IgE recognition of EF-hand pollen allergens can be modulated by the presence or absence of protein-bound calcium.39 Using the purified carp parvalbumin pI 4.7 isoform, we demonstrated that IgE antibodies from patients allergic to fish bound preferentially to the calcium-bound form of parvalbumin. Three of four individuals allergic to fish (Nos 1, 2, and 4) showed greatly reduced IgE binding capacity to the calcium-free (apo-) form of parvalbumin (fig 7). Gamma counting demonstrated that the reductions in IgE binding of sera from subjects 1, 2, and 4 to the calcium-free parvalbumin form were 59%, 51%, and 79%, respectively. A less pronounced reduction in antibody binding was found for serum IgE of patient No 3 (27%) and for the mouse monoclonal anti-parvalbumin antibody (18%) (fig 7).

Figure 7

Calcium-dependent IgE recognition of purified carp parvalbumin pI 4.7. Nitrocellulose-blotted carp parvalbumin pI 4.7 was exposed to serum IgE from four patients allergic to fish (Nos 1, 2, 3, and 4) and to a mouse monoclonal anti-parvalbumin antibody (mαparv.) in the presence (+) and absence (−) of calcium.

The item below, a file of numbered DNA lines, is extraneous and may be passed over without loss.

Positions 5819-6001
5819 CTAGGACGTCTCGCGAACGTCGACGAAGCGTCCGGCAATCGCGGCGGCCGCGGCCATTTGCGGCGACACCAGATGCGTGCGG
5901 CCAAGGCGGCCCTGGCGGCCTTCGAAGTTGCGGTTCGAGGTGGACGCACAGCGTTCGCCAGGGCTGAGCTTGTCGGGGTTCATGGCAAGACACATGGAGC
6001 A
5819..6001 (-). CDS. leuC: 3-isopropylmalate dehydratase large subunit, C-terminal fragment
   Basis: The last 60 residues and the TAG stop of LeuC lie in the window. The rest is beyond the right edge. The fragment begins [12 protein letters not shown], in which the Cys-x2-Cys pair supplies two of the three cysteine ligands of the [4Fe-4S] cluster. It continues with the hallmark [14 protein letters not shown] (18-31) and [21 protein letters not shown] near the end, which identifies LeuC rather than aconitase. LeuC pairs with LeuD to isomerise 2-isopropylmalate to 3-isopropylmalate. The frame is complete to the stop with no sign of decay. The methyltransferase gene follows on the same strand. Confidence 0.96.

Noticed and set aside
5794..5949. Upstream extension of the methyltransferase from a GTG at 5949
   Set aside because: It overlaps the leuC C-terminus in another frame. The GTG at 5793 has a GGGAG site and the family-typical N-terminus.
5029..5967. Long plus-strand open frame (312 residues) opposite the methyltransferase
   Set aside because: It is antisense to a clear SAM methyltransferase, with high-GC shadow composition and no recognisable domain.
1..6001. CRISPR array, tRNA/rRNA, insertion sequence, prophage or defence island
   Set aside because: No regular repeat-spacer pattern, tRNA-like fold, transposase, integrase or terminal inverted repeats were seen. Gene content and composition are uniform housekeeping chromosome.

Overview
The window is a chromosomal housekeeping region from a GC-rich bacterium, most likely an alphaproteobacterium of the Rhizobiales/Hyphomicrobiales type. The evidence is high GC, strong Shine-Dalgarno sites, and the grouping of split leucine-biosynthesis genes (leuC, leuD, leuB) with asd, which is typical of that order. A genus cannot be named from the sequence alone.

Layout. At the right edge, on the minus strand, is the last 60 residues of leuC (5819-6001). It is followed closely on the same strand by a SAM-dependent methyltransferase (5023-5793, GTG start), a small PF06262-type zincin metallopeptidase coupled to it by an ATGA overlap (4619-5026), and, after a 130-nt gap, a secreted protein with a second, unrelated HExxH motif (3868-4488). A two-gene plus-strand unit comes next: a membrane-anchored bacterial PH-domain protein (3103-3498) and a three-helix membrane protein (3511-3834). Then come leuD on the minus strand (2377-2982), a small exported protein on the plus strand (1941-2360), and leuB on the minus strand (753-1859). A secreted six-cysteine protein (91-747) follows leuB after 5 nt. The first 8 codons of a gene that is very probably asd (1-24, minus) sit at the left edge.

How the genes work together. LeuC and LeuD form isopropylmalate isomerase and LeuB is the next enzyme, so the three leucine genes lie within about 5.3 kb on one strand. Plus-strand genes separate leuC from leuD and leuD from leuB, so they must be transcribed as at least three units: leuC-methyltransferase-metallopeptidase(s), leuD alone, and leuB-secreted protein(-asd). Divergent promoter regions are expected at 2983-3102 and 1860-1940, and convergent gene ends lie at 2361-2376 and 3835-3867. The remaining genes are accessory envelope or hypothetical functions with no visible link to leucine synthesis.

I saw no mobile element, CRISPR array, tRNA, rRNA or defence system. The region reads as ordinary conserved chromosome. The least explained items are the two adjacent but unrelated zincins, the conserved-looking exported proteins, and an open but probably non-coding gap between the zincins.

The far-ultraviolet CD spectrum of the purified calcium-bound carp parvalbumin pI 4.7 isoform recorded at +20°C was characterised by two broad minima at 208 nm and 222 nm (fig 8A). Comparing the spectra of the calcium-bound (fig 8A) and EGTA-treated pI 4.7 isoforms (fig 8B), significant differences in the shape of the spectra were noted. This, together with the decreased signal intensity observed for the apo-form, may indicate a decrease in the alpha helical content or a transition into a molten globule state, or both, as reported for other parvalbumins.42 43 Thermal unfolding of parvalbumin was monitored as change in ellipticity at 222 nm in the absence and presence of EGTA 5 mM (data not shown). The unfolding transition of parvalbumin was monophasic and cooperative with a melting point of about +82°C for the calcium-bound form and 30°C for the apo-form (data not shown). At +98°C, the calcium-bound protein was found to be present mostly in a random coil conformation with a minimum at about 204 nm (fig 8A). For apo-parvalbumin, we observed a random coil conformation with a typical minimum at about 200 nm at +60°C (data not shown). Reversibility of folding was observed for calcium-bound parvalbumin, evident from the far-ultraviolet spectrum at +20°C after cooling from +98°C (fig 8A) and from the cooling profile monitored at 222 nm (data not shown). Refolding on cooling for the EGTA-treated protein did not occur (fig 8B). In conclusion, thermal stability of parvalbumin depends dramatically on the presence of protein-bound calcium ions.